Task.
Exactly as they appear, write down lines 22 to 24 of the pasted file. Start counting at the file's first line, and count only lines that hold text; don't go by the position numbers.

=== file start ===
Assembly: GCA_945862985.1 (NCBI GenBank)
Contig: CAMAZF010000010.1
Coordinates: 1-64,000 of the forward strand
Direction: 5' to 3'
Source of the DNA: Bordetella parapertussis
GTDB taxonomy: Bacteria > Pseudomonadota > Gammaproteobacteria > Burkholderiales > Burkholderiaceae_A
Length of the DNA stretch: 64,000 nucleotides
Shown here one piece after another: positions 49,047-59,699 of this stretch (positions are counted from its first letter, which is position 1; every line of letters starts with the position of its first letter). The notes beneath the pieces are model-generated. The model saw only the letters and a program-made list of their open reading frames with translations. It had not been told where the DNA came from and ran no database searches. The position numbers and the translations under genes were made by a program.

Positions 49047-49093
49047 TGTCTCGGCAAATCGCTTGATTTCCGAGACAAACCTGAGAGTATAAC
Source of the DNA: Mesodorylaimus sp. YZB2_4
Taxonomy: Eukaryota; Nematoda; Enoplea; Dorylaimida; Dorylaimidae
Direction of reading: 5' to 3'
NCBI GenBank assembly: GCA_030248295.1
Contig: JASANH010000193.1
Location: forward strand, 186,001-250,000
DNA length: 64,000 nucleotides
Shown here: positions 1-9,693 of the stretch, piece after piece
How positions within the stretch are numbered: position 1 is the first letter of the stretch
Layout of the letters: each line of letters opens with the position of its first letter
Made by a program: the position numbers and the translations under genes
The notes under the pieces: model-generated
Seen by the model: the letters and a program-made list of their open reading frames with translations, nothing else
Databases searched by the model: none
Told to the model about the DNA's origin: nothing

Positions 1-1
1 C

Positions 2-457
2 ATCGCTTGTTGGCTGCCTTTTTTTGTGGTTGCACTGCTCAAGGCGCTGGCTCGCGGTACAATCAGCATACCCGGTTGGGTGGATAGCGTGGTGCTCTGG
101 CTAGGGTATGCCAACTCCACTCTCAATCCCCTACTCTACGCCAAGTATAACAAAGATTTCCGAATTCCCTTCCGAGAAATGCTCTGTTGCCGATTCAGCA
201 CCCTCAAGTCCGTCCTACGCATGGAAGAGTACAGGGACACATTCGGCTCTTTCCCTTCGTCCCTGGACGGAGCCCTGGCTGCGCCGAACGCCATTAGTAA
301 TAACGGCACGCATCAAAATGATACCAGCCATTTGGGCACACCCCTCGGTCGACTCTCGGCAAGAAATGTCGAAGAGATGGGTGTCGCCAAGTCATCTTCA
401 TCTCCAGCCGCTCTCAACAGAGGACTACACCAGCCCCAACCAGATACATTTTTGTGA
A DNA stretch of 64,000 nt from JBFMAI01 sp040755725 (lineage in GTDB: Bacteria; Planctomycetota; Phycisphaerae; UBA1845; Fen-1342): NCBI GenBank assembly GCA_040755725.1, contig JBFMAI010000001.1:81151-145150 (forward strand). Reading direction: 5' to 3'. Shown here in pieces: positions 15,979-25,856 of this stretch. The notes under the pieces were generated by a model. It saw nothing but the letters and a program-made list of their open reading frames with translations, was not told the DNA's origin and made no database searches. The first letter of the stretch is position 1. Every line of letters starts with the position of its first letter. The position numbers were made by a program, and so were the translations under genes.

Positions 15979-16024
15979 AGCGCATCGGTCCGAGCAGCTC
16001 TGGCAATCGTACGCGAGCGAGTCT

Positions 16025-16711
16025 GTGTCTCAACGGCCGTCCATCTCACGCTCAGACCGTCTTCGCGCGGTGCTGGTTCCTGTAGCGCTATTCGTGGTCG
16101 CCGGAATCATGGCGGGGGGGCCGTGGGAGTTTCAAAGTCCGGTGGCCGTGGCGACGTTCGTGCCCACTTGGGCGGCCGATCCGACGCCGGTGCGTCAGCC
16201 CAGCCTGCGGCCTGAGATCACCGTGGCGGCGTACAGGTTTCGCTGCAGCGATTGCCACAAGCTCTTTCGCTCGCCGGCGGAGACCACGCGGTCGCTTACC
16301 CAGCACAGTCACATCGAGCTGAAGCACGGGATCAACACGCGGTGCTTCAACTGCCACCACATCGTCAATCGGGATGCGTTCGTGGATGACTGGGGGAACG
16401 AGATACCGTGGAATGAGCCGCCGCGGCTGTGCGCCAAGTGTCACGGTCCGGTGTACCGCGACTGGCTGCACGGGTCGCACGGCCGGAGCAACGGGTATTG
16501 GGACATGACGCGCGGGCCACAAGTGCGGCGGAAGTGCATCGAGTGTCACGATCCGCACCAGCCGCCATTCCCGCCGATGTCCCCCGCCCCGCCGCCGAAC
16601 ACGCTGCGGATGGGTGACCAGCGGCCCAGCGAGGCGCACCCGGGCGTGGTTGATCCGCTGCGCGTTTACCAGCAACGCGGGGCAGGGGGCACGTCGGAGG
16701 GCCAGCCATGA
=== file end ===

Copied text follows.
The notes under the pieces: model-generated
Seen by the model: the letters and a program-made list of their open reading frames with translations, nothing else
Databases searched by the model: none